johnlink ranks TREE OF LIFE (2011)

As most people probably do, I followed up my viewing of MEN IN BLACK II with Terrence Malick’s opus TREE OF LIFE. I throw around words like ‘unique’ or ‘original’ or ‘different’ on these pages fairly regularly. If I’m going to use those words to demonstrate, for example, how FUNNY PEOPLE bucks the three-act script structure, or how CATFISH blurs the lines between documentary and fiction, then I better be prepared to use the word ‘revolutionary’ when describing TREE OF LIFE. Because while FUNNY PEOPLE or CATFISH may have unique qualities, they still are recognizable as modern narrative movies. TREE OF LIFE, however, is something else. Closer in structure to a film like KOYAANISQATSI than those other films, TREE OF LIFE is the most ambitious major theatrical release I can remember. Ahhh… but is it any good?

I watched TREE OF LIFE (2011) on 5.7.12. It was my first viewing of the film.

I’m not afraid of spoiling this movie, because the experience of TREE OF LIFE is not hinged on the qualities of its narrative. I do, however, warn (the three people who may read this) that what follows is how I see this film. When I was getting my film degree, I would feel the need to do research after watching a movie of this sort, in order to ensure that my reading was ‘right’. I’ve since learned how silly that is. I know how this movie made me feel and how it spoke to me. While I think there is value in seeing what others thought, I wanted to put all my ideas down first as to not cloud my judgment with others’ interpretations. In short, let me recommend you see this movie without learning about the film (and, perhaps, without reading this article), so that you may draw your own conclusions regarding its many mysteries.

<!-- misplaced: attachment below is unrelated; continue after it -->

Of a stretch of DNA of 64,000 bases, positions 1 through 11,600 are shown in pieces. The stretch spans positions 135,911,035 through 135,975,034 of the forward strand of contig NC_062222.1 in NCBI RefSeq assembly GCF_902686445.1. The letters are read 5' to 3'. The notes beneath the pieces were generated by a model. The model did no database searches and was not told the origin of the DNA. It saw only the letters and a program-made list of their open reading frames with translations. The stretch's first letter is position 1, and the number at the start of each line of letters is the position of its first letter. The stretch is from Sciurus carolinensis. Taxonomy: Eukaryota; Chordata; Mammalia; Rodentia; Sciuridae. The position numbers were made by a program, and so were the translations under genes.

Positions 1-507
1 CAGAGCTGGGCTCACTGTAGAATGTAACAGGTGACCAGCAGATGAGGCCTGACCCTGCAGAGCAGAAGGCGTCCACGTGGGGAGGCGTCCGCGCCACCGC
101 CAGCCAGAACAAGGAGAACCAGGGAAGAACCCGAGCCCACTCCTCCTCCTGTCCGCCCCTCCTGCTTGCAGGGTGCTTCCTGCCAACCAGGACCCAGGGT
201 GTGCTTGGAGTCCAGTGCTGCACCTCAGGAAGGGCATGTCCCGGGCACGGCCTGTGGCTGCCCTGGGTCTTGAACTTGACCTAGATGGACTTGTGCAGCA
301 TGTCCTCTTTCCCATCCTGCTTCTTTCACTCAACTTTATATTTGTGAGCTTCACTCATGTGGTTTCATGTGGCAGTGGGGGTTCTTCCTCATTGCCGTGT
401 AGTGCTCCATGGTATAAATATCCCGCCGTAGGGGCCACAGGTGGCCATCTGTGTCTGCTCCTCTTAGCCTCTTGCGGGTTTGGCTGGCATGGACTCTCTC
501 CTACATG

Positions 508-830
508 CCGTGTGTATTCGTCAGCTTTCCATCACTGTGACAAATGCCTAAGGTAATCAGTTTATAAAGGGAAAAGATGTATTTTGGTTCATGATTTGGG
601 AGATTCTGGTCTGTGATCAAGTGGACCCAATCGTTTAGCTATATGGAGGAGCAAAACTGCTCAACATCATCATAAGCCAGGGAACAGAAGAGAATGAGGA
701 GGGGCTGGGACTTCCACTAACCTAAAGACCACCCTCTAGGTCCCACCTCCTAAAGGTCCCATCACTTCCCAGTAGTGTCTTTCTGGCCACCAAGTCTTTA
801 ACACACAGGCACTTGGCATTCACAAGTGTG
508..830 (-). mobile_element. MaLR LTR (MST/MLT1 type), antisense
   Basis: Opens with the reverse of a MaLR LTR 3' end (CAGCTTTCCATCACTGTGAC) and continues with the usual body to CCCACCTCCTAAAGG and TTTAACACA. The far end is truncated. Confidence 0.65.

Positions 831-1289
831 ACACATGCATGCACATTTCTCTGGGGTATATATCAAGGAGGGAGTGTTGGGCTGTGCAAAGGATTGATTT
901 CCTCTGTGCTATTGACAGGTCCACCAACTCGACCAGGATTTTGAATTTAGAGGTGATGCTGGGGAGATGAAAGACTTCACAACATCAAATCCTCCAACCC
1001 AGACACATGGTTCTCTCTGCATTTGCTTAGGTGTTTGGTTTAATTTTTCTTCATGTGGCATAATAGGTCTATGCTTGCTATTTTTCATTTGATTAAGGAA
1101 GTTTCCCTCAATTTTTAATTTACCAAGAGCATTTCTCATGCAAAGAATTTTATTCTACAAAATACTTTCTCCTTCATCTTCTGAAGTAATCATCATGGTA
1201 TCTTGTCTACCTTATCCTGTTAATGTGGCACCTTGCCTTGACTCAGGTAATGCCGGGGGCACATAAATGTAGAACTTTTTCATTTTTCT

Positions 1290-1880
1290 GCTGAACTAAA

On the surface, TREE OF LIFE is about a small family in a suburban town in Texas. We follow one boy in particular who has issues with his father, played by a dour Brad Pitt. That boy later grows up to be Sean Penn, who we spend a little time with as an adult.

But none of that really gets going for the first 45 minutes. First we learn of a tragic death. Some voice over provides us with glimpses inside these characters’ heads as they consider God, or blame God, or try and find answers from God. Most of what people say on screen is muffled, barely important to what Malick is conveying. In fact, the only thing which I can recall clearly being stated (other than the voice overs) is a list of clichés spouted by a woman as she tries to console a grieving mother. Words, in what qualifies as the first two movements of this film, are not vital to understanding.

The style is all quick edits and juxtaposed images. Past with present, trees with humans, water with fire. If that isn’t odd enough, Malick breaks away for twenty minutes to show us the birth of the universe and the history of Earth up to 20th century suburbia. At first it is difficult to tell if these are images under a microscope or images of the entire universe (the relativity of size is a major visual motif in the film). But it soon is clear we are seeing the expansion of the universe, then the birth of life on Earth, then a moment of decency as a dinosaur makes a conscious decision not to kill another dinosaur. We work our way back to a somewhat normal narrative at about the 45 minute mark.